Michigan is almost at full employment. What impact will minimum wage maneuvering really have?

    While many progressives are up in arms at the GOP-led Legislature’s attempts to gut an initiative raising the minimum wage, a report this week in Crain’s Detroit Business points out that it could be a moot point anyway.

    That’s because many economists believe that because Michigan’s low unemployment rate is under 4 percent, the market rate for wages will likely continue to push above the existing mandated minimum wage of $9.25 per hour.

    At least for now.

    “The minimum wage isn’t binding for many workers now,” Michigan State University economist Charles Ballard wrote in Crain’s. “On the other hand, one pessimistic possibility is that wages for low-wage workers could fare so badly in the next 12 years that there would be workers who would be paid less than $12 per hour, even in 2030, in the absence of a minimum.”

    The Legislature this week is expected to take up a measure that would bring the mandated minimum wage to $12 per hour by 2030. In September, the Legislature passed a citizen-initiated proposal that would hike the minimum wage to $12 by 2022. Tipped workers, who have a $3.52 minimum wage per hour, would also see an increase to $12.

    A Purdue University economist told the Advance that the more gradual minimum wage increase preferred by business groups and the GOP Legislature will likely have adverse effects on lower-wage workers and some further up the chain, but it could be beneficial to the broader economy in terms of mitigating job losses sometimes associated with minimum wage increases.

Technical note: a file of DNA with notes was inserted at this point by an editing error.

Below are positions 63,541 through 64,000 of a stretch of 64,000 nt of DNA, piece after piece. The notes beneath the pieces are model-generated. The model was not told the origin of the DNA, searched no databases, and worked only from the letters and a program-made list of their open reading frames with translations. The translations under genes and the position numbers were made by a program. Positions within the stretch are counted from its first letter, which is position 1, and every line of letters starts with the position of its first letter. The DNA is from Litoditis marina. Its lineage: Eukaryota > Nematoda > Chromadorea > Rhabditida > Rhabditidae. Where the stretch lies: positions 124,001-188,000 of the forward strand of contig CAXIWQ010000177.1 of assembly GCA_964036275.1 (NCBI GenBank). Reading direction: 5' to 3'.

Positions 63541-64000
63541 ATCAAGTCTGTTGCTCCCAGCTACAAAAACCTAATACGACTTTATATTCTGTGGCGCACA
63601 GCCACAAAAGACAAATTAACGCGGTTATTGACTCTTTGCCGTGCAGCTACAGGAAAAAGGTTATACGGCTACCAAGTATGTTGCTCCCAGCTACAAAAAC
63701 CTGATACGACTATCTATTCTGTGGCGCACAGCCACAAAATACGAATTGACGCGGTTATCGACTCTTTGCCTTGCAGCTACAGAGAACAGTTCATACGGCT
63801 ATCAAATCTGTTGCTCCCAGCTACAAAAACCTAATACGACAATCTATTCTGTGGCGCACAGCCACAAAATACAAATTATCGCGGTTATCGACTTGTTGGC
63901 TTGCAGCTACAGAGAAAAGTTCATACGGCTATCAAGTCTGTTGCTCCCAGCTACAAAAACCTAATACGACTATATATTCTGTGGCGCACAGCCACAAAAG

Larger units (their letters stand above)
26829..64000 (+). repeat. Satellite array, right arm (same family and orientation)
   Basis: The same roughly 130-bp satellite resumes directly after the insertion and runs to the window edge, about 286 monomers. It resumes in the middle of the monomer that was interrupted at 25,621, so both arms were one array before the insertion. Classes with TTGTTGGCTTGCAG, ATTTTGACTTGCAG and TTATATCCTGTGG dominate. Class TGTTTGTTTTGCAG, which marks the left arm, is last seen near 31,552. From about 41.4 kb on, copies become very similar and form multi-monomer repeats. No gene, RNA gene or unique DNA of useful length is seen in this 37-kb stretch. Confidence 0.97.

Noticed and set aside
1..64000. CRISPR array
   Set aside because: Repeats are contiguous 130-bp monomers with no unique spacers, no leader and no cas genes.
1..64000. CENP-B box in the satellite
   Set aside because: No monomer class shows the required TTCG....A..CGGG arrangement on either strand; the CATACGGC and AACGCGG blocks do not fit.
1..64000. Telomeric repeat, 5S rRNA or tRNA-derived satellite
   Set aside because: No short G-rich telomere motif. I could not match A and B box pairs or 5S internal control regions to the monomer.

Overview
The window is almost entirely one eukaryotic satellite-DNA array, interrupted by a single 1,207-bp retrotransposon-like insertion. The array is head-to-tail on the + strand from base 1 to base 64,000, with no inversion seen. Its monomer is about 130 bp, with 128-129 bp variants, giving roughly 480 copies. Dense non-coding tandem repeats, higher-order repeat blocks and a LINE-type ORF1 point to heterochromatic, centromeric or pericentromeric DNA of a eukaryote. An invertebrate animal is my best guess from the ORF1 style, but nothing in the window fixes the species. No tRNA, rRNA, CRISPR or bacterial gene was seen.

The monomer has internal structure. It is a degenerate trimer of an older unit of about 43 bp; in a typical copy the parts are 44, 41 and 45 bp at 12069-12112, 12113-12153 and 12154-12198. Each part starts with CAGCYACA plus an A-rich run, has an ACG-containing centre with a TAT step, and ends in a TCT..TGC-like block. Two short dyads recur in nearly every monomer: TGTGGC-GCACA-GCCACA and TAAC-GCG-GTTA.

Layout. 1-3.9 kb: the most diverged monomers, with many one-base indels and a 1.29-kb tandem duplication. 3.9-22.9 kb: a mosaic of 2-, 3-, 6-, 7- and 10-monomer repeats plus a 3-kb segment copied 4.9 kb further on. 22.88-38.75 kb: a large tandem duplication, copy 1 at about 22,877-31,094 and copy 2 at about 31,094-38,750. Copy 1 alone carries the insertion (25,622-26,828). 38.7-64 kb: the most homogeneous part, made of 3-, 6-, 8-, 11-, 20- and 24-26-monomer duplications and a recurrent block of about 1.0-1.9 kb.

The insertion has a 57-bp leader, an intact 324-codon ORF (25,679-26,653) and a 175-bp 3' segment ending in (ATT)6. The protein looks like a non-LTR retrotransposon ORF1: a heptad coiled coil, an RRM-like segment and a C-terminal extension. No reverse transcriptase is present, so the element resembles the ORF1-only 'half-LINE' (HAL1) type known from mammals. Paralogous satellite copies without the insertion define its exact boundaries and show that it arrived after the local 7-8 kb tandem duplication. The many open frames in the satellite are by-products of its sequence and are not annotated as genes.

Kevin Mumford, an associate professor of economics at Purdue University said that in many cases, the market can better dictate wages than academics or politicians can.

    “Economists don’t know what wages should be. We don’t what the right wage is for any particular occupation,” Mumford said, adding that employers have found success dealing with labor shortages by offering higher wages.

    “We tend to defer to what the market is willing to pay,” Mumford said. “Restaurant owners might complain that they can’t find workers willing to work at the price they’re offering, but if they offered a higher wage, I bet they would find workers. I’ve found that firms always like to complain about not being able to find workers, but if they paid more, they would find them.”

    Nick Manes
    Nick Manes covers West Michigan, business and labor, health care and the safety net. He previously spent six years as a reporter at MiBiz covering commercial real estate, economic development and all manner of public policy at the local and state levels. His byline also has appeared in Route Fifty and The Daily Beast. When not reporting around the state or furiously tweeting, he enjoys spending time with his girlfriend, Krista, biking around his hometown of Grand Rapids and torturing himself rooting for the Detroit Lions.

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